South Africans need to determine what values we want, said South African scientist Professor Quarraisha Abdool Karim shortly after being appointed UNAIDS Special Ambassador for Adolescents and HIV.
“Is it is OK for a 40-year-old man to be having sex with a 15-year-old girl,” asked Abdool Karim after her appointment was announced in Khayelitsha.
Some 2000 young South African women aged 15 to 24 are infected with HIV every week, many by older men.
UNAIDS Executive Director Michel Sidibé described Abdool Karim as “a strong and consistent champion of young people living with and affected by HIV”.
“She will use her new role to continue to translate scientific research and knowledge into people-centred solutions and prevention programmes to reduce the factors making young people so vulnerable to HIV infection,” said Sidibe.
Need new science
Abdool Karim recalled how she did one of the first population-based studies ever “about 30 years ago” and found that “young women were becoming infected with HIV five to seven years before young men”.
“Young African women aged 15 to 24 are eight times more likely to be infected with HIV than young men of the same age… We need more science and technology to help young women who are unable to negotiate safer sex,” she said.
Abdool Karim is the Associate Scientific Director of the Durban-basd Centre for the AIDS Programme of Research in South Africa (Caprisa).
“She has made pioneering contributions to understanding the HIV epidemic among young people, especially among young women, and is a strong advocate for the rights of people living with and affected by HIV,” said UNAIDS. “In her new role as a UNAIDS Special Ambassador, she will focus on adolescents and HIV, while also championing the involvement of young women in science.”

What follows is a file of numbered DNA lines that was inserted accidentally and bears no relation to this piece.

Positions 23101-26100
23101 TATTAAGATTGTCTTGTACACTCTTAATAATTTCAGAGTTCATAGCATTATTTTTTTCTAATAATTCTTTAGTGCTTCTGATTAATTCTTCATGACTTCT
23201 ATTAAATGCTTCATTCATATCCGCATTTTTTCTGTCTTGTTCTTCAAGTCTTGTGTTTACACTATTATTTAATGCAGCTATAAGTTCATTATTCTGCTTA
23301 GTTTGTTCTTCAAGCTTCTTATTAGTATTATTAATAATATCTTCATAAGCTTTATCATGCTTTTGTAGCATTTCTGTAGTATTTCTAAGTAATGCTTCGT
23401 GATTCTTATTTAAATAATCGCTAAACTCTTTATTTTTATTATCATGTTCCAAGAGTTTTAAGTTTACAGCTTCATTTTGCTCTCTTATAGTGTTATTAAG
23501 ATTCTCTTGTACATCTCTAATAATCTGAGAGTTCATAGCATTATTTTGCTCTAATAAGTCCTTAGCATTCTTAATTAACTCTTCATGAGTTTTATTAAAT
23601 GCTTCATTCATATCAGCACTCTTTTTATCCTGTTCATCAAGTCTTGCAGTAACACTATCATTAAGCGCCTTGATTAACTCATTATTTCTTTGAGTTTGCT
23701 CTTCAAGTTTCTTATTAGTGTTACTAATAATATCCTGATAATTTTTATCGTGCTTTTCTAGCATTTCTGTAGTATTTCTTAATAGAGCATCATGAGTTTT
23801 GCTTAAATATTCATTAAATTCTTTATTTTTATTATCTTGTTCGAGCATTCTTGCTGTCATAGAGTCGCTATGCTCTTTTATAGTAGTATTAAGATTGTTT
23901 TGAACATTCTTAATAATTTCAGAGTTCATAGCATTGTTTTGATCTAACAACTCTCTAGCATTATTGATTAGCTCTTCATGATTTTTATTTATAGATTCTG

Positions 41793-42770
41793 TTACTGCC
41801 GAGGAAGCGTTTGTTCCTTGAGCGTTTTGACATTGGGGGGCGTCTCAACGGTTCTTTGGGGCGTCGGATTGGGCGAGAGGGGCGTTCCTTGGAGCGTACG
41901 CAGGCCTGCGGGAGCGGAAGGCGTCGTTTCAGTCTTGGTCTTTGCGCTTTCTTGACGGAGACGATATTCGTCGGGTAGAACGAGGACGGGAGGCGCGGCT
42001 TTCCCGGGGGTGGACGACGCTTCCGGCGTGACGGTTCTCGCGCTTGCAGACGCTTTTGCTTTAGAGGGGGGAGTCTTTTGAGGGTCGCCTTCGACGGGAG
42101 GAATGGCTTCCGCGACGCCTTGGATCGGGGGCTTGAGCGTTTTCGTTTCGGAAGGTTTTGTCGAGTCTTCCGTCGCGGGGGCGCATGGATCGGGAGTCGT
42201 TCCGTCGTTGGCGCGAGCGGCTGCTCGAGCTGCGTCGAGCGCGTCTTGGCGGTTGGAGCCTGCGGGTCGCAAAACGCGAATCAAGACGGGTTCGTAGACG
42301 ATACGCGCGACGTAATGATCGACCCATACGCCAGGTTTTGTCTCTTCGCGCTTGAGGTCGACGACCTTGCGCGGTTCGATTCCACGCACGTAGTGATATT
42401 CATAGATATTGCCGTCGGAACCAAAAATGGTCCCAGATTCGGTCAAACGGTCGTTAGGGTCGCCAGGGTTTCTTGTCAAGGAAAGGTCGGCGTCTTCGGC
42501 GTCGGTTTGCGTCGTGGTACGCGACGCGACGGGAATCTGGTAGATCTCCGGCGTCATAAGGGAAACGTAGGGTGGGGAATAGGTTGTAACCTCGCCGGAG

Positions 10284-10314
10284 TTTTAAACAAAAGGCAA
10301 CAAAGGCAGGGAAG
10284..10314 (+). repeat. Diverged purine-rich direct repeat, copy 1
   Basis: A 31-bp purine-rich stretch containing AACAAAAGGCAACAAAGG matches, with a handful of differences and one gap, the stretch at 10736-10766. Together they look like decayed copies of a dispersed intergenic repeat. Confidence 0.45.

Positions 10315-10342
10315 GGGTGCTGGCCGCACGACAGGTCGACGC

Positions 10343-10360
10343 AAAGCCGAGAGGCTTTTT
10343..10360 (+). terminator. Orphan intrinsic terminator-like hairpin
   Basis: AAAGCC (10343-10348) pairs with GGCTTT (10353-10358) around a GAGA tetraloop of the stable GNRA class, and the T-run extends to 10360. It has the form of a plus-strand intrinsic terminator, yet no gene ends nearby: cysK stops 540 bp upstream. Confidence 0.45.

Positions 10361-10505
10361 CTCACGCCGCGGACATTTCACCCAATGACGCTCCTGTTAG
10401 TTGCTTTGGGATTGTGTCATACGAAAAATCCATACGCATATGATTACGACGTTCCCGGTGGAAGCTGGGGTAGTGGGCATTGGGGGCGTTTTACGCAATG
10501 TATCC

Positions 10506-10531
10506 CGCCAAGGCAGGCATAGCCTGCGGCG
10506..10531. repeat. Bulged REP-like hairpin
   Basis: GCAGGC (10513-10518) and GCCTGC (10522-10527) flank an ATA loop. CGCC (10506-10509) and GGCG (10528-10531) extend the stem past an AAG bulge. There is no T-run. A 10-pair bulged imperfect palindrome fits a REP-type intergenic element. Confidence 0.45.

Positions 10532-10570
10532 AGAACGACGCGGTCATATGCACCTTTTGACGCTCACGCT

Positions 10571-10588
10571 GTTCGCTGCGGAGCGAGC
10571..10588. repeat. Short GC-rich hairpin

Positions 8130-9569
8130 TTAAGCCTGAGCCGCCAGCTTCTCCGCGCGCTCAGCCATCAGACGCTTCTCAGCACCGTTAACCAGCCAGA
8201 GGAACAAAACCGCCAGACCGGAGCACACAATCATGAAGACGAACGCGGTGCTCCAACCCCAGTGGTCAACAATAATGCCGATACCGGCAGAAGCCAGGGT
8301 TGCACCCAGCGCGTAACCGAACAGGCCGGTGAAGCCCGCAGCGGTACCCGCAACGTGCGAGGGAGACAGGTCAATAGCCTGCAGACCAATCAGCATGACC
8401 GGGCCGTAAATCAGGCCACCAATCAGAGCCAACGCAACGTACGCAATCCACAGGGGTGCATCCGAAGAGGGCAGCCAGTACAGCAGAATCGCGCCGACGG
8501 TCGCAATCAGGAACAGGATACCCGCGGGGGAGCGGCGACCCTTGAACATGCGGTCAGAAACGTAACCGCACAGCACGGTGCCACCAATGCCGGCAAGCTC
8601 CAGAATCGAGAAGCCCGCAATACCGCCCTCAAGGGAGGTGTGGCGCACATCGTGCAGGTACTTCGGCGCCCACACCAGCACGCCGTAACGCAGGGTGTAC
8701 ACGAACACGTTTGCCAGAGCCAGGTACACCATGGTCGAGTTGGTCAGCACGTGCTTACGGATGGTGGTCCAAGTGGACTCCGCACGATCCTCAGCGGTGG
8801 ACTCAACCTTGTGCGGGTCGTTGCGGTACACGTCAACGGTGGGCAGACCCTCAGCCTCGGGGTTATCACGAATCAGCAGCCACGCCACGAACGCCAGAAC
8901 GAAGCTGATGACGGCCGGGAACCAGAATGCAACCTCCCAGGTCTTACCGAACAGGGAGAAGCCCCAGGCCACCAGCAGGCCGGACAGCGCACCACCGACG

Young people at risk
Last year, around 610,000 young people aged 15 to 24 became infected with HIV, and young women accounting for 59% of new infections.
“As we increase our understanding of the HIV epidemic and the transmission dynamics that place young people at higher risk of infection, all sectors of society must work together to make sure that adolescents have access to the information and services that can keep them safe and well through a crucial period of their lives and into adulthood,” said Abdool Karim.
Abdool Karim is also Professor in Clinical Epidemiology at Columbia University in the USA and an Honorary Professor in Public Health at the University of KwaZulu-Natal, South Africa. She is a member of the UNAIDS Scientific Expert Panel and Scientific Adviser to the Executive Director of UNAIDS.
In 2013, Professor Abdool Karim was awarded South Africa’s highest honour, the Order of Mapungubwe, for her contribution to the response to HIV. – Health-e News.